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News article created on 25 March 2014

I spy...........a discharge

The environment team is currently leading on a national project to survey and plot discharges going into our canals. The hope is that we will pick up any unauthorised inputs, which could impact on water quality.

One of the issues that I deal with on a regular basis is water pollution incidents, which can range from oily sheens on water to large, unregulated industrial discharges. This can impact on the water quality and in turn the animals which use the canal, as it can lead to reduction in dissolved oxygen levels which they need to breathe and in some cases can cause them harm.   

The survey is intended to pick up unauthorised discharges. We allow some discharges into our canals and rivers, but these must be agreed in advance with the Trust and the Environment Agency. 

Unauthorised discharges can include:

  • Misconnected drains (instead of water going to underground drainage and away to sewer, the discharge pipe is wrongly connected to a pipe which discharges into the canal)
  • Drainage from industrial units/businesses,
  • Rural drainage, with the potential to introduce high levels of nutrients

A lot of the time people are oblivious to the fact that water from their sites are discharging into the canal, they just assume it is going to the sewer.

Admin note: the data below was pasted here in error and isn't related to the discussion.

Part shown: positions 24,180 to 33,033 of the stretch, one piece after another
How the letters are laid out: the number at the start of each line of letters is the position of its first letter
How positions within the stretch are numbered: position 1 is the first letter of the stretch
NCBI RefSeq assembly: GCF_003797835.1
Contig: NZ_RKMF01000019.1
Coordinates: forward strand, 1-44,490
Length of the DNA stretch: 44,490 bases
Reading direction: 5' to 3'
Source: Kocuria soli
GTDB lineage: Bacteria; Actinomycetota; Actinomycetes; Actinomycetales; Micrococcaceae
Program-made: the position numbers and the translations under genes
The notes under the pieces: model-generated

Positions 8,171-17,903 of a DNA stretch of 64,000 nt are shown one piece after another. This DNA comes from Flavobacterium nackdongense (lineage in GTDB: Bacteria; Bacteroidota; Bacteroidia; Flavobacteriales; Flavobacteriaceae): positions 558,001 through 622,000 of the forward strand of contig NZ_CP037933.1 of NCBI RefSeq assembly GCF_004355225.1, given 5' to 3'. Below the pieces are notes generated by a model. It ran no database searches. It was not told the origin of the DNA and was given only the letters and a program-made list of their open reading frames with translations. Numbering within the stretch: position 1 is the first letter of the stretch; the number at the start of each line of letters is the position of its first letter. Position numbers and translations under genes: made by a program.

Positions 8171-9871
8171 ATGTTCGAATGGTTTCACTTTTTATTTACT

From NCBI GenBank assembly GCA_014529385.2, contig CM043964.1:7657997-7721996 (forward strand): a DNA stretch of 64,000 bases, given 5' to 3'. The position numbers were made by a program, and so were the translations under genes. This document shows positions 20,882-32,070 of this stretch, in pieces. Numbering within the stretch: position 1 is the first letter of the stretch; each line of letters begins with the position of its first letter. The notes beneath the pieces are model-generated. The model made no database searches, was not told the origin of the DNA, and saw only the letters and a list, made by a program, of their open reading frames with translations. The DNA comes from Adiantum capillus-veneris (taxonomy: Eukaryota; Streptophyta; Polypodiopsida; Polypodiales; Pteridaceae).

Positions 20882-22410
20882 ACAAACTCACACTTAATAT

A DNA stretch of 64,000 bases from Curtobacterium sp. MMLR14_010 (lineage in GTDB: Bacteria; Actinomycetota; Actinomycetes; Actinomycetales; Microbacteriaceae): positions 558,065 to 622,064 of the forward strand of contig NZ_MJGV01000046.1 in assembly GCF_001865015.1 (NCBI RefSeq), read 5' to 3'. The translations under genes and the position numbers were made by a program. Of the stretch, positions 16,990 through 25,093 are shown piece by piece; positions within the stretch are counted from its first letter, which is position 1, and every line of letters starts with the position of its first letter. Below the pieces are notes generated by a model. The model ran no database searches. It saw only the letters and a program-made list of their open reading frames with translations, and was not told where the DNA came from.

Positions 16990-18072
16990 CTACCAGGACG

For the South Wales and Severn area, I decided that the Droitwich canal would be the first to be surveyed.  As it has only recently been restored, I thought it would be useful to get up to date information.

Accompanying me on the survey was Andrew, our placement student, who had undertaken similar surveys on the Birmingham canals. When we saw a discharge, we noted GPS co-ordinates, the pipe size, construction type, whether the pipe was discharging and what type of discharge (oily, discoloured, clear). I initially thought that because the canal was predominately a rural canal, there would be few discharges to note, but I was proved wrong, as we found a number. Andrew and I were only able to walk ½ of the Droitwich. So a few weeks later Andrew and a couple of volunteers, who had come forward as part of a national volunteer scheme, completed the Droitwich survey. A big thanks to them, as the information they all collected will prove valuable. 

The data has been sent to our GIS team who are uploading it onto a national database.  We will be reviewing the data in the coming months, to determine which are authorised/unauthorised and if there are any problematical discharges we need to follow up with the Environment Agency. The local Waterway team have also expressed an interest in using the information.      

 

About this blog

Sara has been with the Trust for 17 years, working in the environment team. She is a senior environmental scientist and will cover waste and water quality issues. She works closely with the South Wales and Severn Waterway team but her work will also pick up national issues, such as the Water Framework Directive.

 

See more blogs from Sara James